Questions on the romi chassis

Is there anything specific about the motor driver and power distribution board #3543 for the Romi chassis that makes it most suitable for the Romi?

I have a mega2560 that I’d like to use with the chassis and it has its own motor drive expansion board. I’m not trying to “cheat” pololu here. It would just seem to be easier for me to have a motor controller match my board rather than find a motor controller that matches the chassis.

Also, when considering a 3pi vs the romi, it seems like I’m missing out on a lot of the built-ins (sensors, led’s, power switches, lcd screen). But if I’m interested in really building my own thing and not just line following and object avoidance, I think I’m better off with the less expensive option.

Thanks for any feedback. I’m rather new to this.


The #3543 Motor Driver and Power Distribution Board for the Romi Chassis is intended to make it easy to get your robot up and running quickly. Along with a power switch and built-in motor driver, the board has a powerful switching step-down regulator that can supply 2.5A continuously at 5V or 3.3V, and makes it convenient to connect to the battery terminals. With all of the features built into the board, you essentially just need a microcontroller and any additional sensors you want.

However, the Romi chassis is intended to be a general purpose robot, and you could certainly use the chassis with your own electronics. If you want to use your own motor driver, I would recommend considering the #3541 Power Distribution Board for the Romi Chassis, which is less expensive than the #3543 board, but still offers a convenient way to connect to the battery terminals, a power button/switch, and easy access to various power busses.

By the way, when choosing your motor driver/controller, be sure to choose one that is appropriate for the motors. We generally recommend choosing a motor driver that has a continuous current rating equal to or greater than the stall current of your motors. The #3543 Motor Driver and Power Distribution Board uses two DRV8838 motor driver carriers, but if you are looking for a driver with an Arduino shield form factor, you might consider the DRV8835 Dual Motor Driver Shield for Arduino, which is rated for slightly less than the stall current of the 120:1 HP Mini Plastic Gearmotors that come with the Romi Chassis, but should be fine if you avoid stall conditions.


Great. Thank you for your reply.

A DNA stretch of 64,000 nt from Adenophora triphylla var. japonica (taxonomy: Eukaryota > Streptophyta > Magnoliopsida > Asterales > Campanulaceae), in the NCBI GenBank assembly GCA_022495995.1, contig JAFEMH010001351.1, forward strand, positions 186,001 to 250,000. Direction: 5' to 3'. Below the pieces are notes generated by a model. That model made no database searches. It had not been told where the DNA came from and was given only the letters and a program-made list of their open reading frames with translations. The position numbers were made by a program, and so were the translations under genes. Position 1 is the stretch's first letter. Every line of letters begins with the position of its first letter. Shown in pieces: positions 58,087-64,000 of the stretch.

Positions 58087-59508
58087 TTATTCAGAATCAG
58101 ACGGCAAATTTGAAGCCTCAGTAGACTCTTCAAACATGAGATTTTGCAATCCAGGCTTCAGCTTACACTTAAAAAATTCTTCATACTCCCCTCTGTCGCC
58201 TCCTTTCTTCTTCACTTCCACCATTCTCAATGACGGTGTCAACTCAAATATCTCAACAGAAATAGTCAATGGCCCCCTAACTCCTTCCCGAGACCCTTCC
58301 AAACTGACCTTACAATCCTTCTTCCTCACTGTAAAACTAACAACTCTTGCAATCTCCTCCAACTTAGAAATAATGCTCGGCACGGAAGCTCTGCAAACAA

A post was split to a new topic: Arduino + Raspberry Pi 4-wheeled robot

Hi –

What frequency do you recommend for PWM to drive the Romi motors? I’m using 10KHz, but the speeds as measured by the shaft encoders seem to vary a lot.

Thanks for any advice on this.

We typically use 20 kHz PWM frequencies because it is above the threshold for human hearing. What kind of variation are you seeing? Could you post a data set that shows the problem (preferably with no load on the motors)?


Thanks for your quick reply. I’ve tried 20KHz PWM frequency now and there’s still an oscillation of about 1"/sec (motor tested at two speeds – 11 in/sec and about 16 in/sec – up on blocks, so it’s unloaded except for the wheel). I intend to use these values to calibrate the PWM settings for inches/second speeds, then use PID controls to ensure the two motors run at the same speed.

The oscillation frequency appears to vary with the motor speed, so it might be something like the wheel wobbling (and might disappear when the chassis is running on the floor).

The graph showing this is pasted here. Thanks for any word on this.

Hello, jstanle1.

Can you tell us more about your system? What are you using to generate control signals and drive the motors? What are you supplying for motor power and what duty cycles did you use for your PWM signals? Additionally, can you generate more data that shows the speed of each motor with their wheels removed?

By the way, in case you were not already aware: the speeds of brushed DC motors like the ones used in the Romi can vary by as much as ±10% from unit to unit.


Jon –

Thanks for your interest in this. I’m using a Romi chassis with the Romi motor controller and power management board and the Pololu shaft encoders. I’m driving it with a custom processor board based on a PIC32MX part. At the slower speeds, the PWM duty cycles are about 10% to 20%. I’ve generally been careful to use fully-charged AA batteries through the testing, so as not to get bit by a bad result based on low power.

I have seen that variance between motors – I calibrate each motor separately and use parameters for generating the PWM duty cycles that are specific to each motor.

I’m wondering now whether a slower PWM frequency and longer duty cycles might not work better at the low speeds I’m trying to run.

It will be hard to remove the wheels, but it does make sense to try that. I have more data for different speeds, however, that can show a faster oscillation at slower speeds, so wheel wobble might not be an issue (unless it’s some resonance that gets hit at particular speeds).

I’ve attached another graph that shows worse behavior at slower speeds (where I want to operate it) – especially around 4"/sec (about 1/2 rev/sec). I’ve checked to see if the wheels are hitting something, but they are completely free to move.